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    LGBT Films to Cuddle Up with at Home

    By Gary Kramer–

    Looking for something good to watch? There are some outstanding queer films now available on DVD and/or streaming that should not been missed. Here is a rundown of five to watch.

    Out gay writer/director Lucio Castro’s wistful, seductive bromance End of the Century was easily the best gay film last year. This romantic drama has lonely Ocho (Juan Barberini) arriving in Barcelona. He goes to the beach where he eyes Javi (out gay Ramon Pujol). Later, on his balcony, Ocho sees Javi and invites him up for a drink and sex. The men meet up later to get food and talk. It is here when Javi drops a bombshell: “We’ve met before.”

    End of the Century then flashes back twenty years earlier, with Ocho arriving at his friend Sonia’s (Mia Maestro) apartment. She is dating Javi, and Ocho meets him for the first time. Castro’s film uses the echoes of these encounters—plus a third sequence, later in the film—to comment on connection and communication. He has made an uncanny film that plays with time, memory, and imagination in ways that will provoke and enchant viewers. It benefits from repeat viewings.

    From Zero to I Love You is a glossy drama that is set and shot in Philadelphia. Written and directed by Doug Spearman, this film has the married-with-kids Jack Dickinson (Scott Bailey) unexpectedly falling for Pete Logsdon (Darryl Stephens). Their relationship, which includes sex on the down low, comes to the expected head when Pete wants Jack to leave his wife Karla (Keili Lefkovitz). If the plot veers into soapy melodrama, Spearman includes some poignant moments—from an intriguing scene with Jack in a pool in Palm Springs to a heart-to-heart Pete has with his father (Richard Lawson). There’s even a fairy dust motif. (It’s corny, but it works). Stephens is irresistible, giving a relaxed, assured performance. From Zero to I Love You may wear its heartfelt emotions on its sleeve, but it does induce smiles.

    Adam is trans director Rhys Ernst’s shrewd romantic comedy-drama about a lie that gets out of hand. The title character (Nicholas Alexander) is a cisgender, heterosexual, and virginal 18-year-old male. Spending the summer of 2006 in New York City with his older, lesbian sister Casey (Margaret Qualley), Adam attends parties and rallies that expose him to a vibrant queer and trans world. It is at one event where Adam meets Gillian (Bobbi Salvör Menuez), a lesbian to whom he is attracted.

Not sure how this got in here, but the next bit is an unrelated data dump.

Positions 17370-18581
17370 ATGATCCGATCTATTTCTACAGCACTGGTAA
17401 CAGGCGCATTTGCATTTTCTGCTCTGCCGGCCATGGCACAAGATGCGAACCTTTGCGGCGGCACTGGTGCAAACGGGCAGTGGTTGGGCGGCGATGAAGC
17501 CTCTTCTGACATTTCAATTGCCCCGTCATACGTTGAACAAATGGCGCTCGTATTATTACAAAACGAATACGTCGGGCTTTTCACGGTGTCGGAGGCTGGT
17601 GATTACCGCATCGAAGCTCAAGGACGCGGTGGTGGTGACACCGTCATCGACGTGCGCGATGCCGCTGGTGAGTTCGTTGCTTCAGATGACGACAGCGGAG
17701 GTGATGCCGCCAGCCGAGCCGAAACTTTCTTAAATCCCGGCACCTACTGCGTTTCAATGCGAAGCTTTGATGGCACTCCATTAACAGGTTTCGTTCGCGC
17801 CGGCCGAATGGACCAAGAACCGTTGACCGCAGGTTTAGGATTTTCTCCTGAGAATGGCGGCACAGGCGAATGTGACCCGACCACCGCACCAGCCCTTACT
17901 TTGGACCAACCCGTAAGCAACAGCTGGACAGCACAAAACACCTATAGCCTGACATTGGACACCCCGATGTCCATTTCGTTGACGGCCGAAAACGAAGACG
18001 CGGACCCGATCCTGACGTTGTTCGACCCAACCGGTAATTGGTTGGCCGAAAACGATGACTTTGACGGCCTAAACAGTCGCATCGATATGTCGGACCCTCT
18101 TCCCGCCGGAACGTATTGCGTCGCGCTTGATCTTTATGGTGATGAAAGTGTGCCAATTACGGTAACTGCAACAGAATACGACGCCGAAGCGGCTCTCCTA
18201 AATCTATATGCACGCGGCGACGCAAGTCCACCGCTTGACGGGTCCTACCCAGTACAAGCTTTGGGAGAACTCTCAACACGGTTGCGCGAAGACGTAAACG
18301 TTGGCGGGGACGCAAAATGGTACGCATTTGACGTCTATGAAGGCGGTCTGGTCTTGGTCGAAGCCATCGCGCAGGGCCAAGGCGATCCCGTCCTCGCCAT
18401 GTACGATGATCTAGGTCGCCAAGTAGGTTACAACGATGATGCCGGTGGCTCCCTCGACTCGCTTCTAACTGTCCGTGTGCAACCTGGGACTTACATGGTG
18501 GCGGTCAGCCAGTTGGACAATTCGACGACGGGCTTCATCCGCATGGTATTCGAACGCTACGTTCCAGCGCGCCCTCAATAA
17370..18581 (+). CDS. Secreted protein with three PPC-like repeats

Adam does not initially correct Gillian when she assumes that he is transgender. As their relationship blossoms, however, Adam struggles with his deception—and things get complicated. If Adam sounds like an insensitive comedy, out lesbian writer Ariel Schrag, adapting her own novel, is quite clever in how she addresses issues of gender and sexuality. Gillian has an interesting and important backstory, as do other key supporting characters, such as Ethan (the scene-stealing Leo Sheng), one of Casey’s roommates who befriends Adam. This is a smart, enjoyable teen film for the genderqueer crowd. 

    Orpheus’ Song, directed by Tor Iben, starts out as bromance between Philipp (Sascha Weingarten), and Enis (Julien Lickert). These handsome guys, workout buddies in Berlin, are both ostensibly straight. One day Philipp wins a trip to Corfu and takes Enis along. They splash in the Mediterranean, and hang out in their hotel, where Philipp gets into some trouble with another guest. When they take a trip to Paleokastritsa, things start to really become strained between them. The guys get lost, and fight. They meet Hercules (Henry Morales) and learn about a bewitched pomegranate.

    Eventually they end up naked and entwined in one another’s arms on a beach. Orpheus’ Song generates most of its sexual tension waiting for the guys to hook up, and most of its dramatic tension after they do—will the guys stay together, or even stay friends? Weingarten and Lickert are both attractive and look good sans clothes. If Iben’s film is short (70 minutes) and slight (not too much happens), it is still quite satisfying.

    The terrific romance from Kenya Rafiki (“Friend”) was outlawed in its home nation for “promoting lesbianism,” but this humble film really addresses homophobia. Kena (Samantha Mugatsia) is a tomboy who falls for Ziki (Sheila Munyiva)—which is unheard of in their town, where their fathers also are political rivals. The young women make a pact not to be “like everyone else”; they want to be “something real.” They talk and kiss and cuddle, but they have a spat while attending a sermon on same-sex marriage. When their relationship is discovered, things really come to a head. Can Kena and Ziki live openly, or even be together? It’s essential to see the marvelous Rafiki to find out.

    © 2020 Gary M. Kramer

    Gary M. Kramer is the author of “Independent Queer Cinema: Reviews and Interviews,” and the co-editor of “Directory of World Cinema: Argentina.” Follow him on Twitter @garymkramer

    Published on March 24, 2020